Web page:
Having owned a 250px (albeit about a decade ago) and comparing those memorable views to a Bresser 10”, in my opinion, the optics are pretty much on par with each other. Synta, who distribute Sky Watcher telescopes, are very consistent with their newtonian mirrors. If correctly stored and cared for, the coatings should last a very long time indeed.

While there is quite a learning curve to becoming familiar with the constellations and DSO locations, this is also part of the fun. Below are some useful links to star charts to help you find those fuzzies without goto 😄.

Monthly updated Sky maps: http://skymaps.com/downloads.html

Messier charts: http://www.custerobservatory.org/docs/messier2.pdf

Cadwell objects: https://sherwood-observatory.org.uk/astronomy/finder-charts/caldwell-finders

Thanks very much for the links 

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8 minutes ago, MathewRimmington said:

Thanks again folks :) I ended up ordering a Skywatcher 200p Dobsonian. It might take a while to arrive though, but this was never going to be an impulse purchase so I'm happy to wait a little.

I noticed that budget was mentioned a few times above. I had quite a conundrum with the budget to be honest. I could have stretched it further to a 250px, but then I wouldn't have been too comfortable buying extra goodies like eye pieces. When it came to decision time, there were a few things drawing me to the 200p over the 250px. But the budget was probably my main factor in deciding to go with the 200p. And at least this way I've got some spare cash to play with for extras. Very excited about it.

Hi Mathew , I have actually returned to using a Dob as my only scope .. i bought a 200p Skywatcher Dob from Widescreen Centre in Cambs ... Just by chance they actually had stock !!! It was one of those fate moments lol . i used it for the first time last night .. OMG what a great evening of viewing . Obviously the 250mm that i used to have captured more light , but , honestly , looking at the likes of Jupiter and Saturn wasnt that different . I am sure you will be completely blown away with your scope .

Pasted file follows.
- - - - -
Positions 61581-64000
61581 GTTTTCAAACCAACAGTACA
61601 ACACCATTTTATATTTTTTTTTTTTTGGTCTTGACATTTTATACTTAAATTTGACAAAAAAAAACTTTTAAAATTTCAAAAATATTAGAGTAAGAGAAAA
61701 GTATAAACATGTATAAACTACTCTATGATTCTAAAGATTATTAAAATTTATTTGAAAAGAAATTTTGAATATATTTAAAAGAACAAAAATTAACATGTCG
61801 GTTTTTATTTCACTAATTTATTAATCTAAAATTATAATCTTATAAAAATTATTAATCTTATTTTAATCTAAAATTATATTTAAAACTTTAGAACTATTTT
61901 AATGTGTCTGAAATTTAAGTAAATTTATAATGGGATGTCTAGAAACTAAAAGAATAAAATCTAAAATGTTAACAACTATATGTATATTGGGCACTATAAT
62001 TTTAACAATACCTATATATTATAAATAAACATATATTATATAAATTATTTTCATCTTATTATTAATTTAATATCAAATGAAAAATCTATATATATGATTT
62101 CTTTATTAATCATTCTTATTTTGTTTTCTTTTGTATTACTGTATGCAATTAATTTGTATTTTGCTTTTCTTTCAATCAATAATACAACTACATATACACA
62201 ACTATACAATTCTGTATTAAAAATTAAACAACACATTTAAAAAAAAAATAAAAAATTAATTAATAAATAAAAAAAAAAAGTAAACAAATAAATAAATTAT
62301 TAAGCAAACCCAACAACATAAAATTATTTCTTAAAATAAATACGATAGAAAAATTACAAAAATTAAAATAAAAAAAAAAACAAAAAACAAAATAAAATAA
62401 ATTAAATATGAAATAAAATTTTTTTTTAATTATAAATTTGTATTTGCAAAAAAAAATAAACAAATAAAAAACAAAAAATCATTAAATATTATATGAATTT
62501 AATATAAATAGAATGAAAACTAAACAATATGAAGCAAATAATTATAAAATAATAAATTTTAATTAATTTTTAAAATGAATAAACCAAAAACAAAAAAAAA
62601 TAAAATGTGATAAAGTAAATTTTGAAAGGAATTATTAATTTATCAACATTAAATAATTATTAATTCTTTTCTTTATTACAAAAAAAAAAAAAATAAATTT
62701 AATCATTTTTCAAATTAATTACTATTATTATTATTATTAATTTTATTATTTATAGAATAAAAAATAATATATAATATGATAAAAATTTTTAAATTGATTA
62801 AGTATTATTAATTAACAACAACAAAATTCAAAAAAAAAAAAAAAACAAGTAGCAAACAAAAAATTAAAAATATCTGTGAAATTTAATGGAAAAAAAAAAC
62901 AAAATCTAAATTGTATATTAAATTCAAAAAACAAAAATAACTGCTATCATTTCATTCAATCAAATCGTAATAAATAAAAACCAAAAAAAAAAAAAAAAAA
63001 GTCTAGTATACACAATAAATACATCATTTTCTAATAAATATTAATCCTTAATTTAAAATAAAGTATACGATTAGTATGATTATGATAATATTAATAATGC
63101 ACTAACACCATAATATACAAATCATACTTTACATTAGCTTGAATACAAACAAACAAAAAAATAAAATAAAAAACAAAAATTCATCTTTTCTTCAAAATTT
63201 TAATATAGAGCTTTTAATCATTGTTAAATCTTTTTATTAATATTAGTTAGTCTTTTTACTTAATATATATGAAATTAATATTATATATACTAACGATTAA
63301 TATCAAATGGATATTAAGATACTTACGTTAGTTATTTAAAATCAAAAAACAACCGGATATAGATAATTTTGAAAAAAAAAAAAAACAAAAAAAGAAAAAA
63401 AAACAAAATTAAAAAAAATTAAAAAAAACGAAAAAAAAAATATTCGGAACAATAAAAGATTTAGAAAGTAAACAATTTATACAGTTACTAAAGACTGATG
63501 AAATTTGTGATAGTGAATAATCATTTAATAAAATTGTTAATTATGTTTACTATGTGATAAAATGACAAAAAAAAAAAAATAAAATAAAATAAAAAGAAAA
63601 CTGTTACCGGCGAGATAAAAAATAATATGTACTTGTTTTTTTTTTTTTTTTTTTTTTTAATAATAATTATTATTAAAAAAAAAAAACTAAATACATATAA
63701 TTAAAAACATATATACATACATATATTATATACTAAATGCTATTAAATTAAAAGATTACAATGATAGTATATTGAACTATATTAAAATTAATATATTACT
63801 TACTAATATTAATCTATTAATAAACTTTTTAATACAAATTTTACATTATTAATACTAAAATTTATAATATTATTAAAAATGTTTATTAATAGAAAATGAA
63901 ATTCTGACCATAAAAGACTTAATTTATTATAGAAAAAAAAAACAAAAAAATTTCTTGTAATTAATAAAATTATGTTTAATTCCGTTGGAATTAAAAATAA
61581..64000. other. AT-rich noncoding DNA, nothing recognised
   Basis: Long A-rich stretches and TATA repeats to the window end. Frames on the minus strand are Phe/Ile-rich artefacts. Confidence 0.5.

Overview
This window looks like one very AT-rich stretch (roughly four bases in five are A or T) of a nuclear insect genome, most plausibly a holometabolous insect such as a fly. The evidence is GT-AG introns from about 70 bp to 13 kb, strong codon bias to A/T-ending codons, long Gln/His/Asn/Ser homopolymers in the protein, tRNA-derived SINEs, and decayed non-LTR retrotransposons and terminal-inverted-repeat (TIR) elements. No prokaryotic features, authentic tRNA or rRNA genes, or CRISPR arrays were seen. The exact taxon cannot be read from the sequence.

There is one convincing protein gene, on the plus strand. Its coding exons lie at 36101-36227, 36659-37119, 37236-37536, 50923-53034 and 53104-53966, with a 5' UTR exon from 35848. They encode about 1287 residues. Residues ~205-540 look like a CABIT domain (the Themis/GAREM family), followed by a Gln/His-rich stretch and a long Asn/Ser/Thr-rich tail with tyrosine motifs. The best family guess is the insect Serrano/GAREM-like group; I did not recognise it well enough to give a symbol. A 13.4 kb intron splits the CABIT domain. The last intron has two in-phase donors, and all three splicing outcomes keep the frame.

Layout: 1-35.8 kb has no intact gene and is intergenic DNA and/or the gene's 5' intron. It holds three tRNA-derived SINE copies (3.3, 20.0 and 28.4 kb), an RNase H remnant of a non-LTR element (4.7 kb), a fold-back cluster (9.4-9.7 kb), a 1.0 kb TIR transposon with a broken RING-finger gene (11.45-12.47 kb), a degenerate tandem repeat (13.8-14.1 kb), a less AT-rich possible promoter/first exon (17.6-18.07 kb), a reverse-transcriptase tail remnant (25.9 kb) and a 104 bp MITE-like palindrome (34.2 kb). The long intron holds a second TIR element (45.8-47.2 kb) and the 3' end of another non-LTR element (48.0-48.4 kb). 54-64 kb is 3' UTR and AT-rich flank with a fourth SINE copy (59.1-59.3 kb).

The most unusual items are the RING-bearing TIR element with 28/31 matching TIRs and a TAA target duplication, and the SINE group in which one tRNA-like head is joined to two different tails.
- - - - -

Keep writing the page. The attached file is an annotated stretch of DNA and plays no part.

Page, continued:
Clear Skies 

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I’m a completely newbie that bought a go to expecting to write the name of the galaxy and be able to see it in the middle of the eyepiece. That’s what I thought. But is much more complicated than that. Much more. 
and due has electric pieces, can break ( mine is being fixed  right now)

anyways, the goto can be used manual if you get desperate, so , personally I’d go again with a go to, but keep in mind it’s not as magic as you can think

 

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On 18/08/2020 at 22:14, MathewRimmington said:

Hi guys,

Thanks very much for all of your help. Reading the replies has given me some clarity over what I'm actually trying to achieve. I think that the goto mount and photography idea is going to take a back seat, at least for a few years anyway.

So for now I think I'm pretty much settled on either the Skyliner 200p or 250px 😀  Very excited.

Mat

A great choice. Last night I set my 200P SW dob up in less than 90 seconds and enjoyed views of the moon, Mars, Uranus, the Pleiades and the Hyades. I can’t recommend a decent star app enough for a manual scope, SkySafari plus is worth every penny.